14th March 2014: Not without drama. I went to the British embassy where they told me there was nothing they could do for me! Fantastic... what now? Due to get married the next day and the whole thing was looking to be just an expensive ceremony with no actual legal marriage!! So, I dashed to Protea Hotel to pick up my Dad & his girlfriend then I dashed back to Alex (who had prepared my affidavit for notarising), then I dashed across to the post office in Century City and thankfully I met with the nicest post office manager in the world! I explained my situation and she was so happy for me getting married the next day that she notarised the affidavit, wished me the best of days and never charged me a thing. She was lovely.

Now... time to go get married. 2 cars full of people and luggage, and onward to Franschhoek! We received a warm welcome from Marie-Louise and all the Staff at La Petite Dauphine. This place is magical and no words will ever be able to thank Marie-Louise enough in everything she did for us, planning our day without either of us there to help. She did fantastic! I highly recommend her for Wedding planning!!

The boys went off on a wine tour while we girls went for a bit of pampering at Camelot Spa. After being (more than) a little bit wound up and nervous this was the best idea yet. I soaked in a salt bath. 15 mins in the bath is equivalent to 4 hours sleep. Genius! Then I had my nails done beautifully before emerging to find Lindsay and her Mum had prepared a champagne lunch surprise. Totally relaxed. And then this...
Hahahaha! That's right - I had been lacking a hen do but I could rely on my AWESOME Maid of Honour to save the day. She kitted me out in an "I LOVE PHUKET" tshirt (wonder why!) and a pink wig (no comment) and we had an evening of laughs. The boys even joined us after their day of wine-tasting. You can imagine the state they were in!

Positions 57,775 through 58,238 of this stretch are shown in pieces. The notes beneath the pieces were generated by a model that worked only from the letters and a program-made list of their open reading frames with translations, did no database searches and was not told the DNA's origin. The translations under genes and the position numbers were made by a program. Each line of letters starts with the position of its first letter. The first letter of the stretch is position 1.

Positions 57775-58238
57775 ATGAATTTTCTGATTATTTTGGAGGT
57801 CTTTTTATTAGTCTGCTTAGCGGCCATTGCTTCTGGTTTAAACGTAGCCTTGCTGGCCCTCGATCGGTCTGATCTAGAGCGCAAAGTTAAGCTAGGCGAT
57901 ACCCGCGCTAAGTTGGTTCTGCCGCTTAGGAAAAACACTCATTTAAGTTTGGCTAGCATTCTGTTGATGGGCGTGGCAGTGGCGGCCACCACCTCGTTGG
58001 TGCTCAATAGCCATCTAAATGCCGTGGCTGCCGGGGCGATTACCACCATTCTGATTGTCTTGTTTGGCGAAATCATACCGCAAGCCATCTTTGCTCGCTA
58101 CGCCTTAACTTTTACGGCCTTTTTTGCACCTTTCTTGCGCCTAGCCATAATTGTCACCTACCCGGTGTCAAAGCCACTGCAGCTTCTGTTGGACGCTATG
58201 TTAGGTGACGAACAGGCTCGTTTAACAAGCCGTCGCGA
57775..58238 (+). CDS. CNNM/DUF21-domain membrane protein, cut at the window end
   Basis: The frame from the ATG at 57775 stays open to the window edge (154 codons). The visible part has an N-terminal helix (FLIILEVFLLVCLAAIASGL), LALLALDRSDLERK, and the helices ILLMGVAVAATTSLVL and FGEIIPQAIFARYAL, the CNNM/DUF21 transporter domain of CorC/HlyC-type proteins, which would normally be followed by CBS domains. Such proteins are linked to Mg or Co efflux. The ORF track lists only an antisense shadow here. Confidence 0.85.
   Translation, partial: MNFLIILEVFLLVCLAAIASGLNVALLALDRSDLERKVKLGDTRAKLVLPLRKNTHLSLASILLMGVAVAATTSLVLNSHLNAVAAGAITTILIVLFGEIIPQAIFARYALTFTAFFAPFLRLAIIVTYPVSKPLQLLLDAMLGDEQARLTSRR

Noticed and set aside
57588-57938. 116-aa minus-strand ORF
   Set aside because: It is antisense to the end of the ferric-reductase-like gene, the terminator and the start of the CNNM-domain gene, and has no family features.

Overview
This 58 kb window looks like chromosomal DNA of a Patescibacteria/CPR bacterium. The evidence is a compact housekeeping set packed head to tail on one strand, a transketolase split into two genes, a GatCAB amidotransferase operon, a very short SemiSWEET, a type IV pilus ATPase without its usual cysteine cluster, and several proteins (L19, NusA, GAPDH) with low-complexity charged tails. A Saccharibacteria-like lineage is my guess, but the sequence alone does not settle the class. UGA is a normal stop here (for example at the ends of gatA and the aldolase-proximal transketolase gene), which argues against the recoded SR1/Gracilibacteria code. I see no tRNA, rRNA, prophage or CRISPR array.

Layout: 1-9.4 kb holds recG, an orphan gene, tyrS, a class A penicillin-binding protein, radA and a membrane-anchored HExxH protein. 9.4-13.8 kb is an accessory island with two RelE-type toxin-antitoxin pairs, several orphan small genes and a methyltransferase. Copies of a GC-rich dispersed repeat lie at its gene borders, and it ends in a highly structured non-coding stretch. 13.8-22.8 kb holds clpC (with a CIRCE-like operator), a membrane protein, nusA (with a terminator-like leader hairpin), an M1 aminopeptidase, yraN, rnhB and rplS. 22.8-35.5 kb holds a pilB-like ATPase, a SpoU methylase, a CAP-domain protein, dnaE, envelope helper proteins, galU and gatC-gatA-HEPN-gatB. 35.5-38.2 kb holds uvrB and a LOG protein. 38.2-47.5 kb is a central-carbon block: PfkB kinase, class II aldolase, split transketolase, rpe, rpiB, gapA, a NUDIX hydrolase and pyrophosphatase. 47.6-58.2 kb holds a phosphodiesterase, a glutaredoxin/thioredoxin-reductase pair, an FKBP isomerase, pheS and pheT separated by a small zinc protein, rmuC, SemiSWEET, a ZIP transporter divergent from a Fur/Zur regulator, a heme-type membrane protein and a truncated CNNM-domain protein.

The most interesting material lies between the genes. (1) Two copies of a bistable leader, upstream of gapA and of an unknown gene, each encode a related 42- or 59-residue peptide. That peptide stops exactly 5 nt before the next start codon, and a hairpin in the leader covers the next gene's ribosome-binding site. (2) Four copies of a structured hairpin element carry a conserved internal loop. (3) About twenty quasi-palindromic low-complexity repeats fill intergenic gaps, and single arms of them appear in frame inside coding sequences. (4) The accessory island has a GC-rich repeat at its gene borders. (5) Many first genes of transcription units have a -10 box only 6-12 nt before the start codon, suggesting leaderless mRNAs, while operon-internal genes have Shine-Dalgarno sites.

15th March 2014: There were a few sore heads but it was time for the big day. At this point, Monica Dart's photos capture the day better than any of my words....
Photo: Monica Dart Photography

Photo: Monica Dart Photography
Photo: Monica Dart Photography

Photo: Monica Dart Photography

Photo: Monica Dart Photography

Photo: Monica Dart Photography

Photo: Monica Dart Photography

Photo: Monica Dart Photography

Photo: Monica Dart Photography

Photo: Monica Dart Photography

Photo: Monica Dart Photography

Photo: Monica Dart Photography

Photo: Monica Dart Photography

Photo: Monica Dart Photography

Photo: Monica Dart Photography

Photo: Monica Dart Photography
 All photos fantastically taken by MONICA DART
Photo: Monica Dart Photography
It never stopped. After the ceremony there were more photos, more champagne, more nibbles and then we took ourselves under the Old Oak Tree for an evening with wonderful food, more drink, and some hilarious speeches!
Photo: Monica Dart Photography

Photo: Monica Dart Photography

Photo: Monica Dart Photography

Photo: Monica Dart Photography

Photo: Monica Dart Photography

Photo: Monica Dart Photography

Photo: Monica Dart Photography

Photo: Monica Dart Photography

Photo: Monica Dart Photography

Photo: Monica Dart Photography

Photo: Monica Dart Photography

Photo: Monica Dart Photography

Photo: Monica Dart Photography

Photo: Monica Dart Photography

Photo: Monica Dart Photography

Photo: Monica Dart Photography

Photo: Monica Dart Photography
Special thanks to all those lovely people who did join us on 15th March 2014. You made our day all the more beautiful. Thank you.
Location: La Petite Dauphine, Franschhoek, South Africa
Flowers & Ceremony Arrangements: (to be added)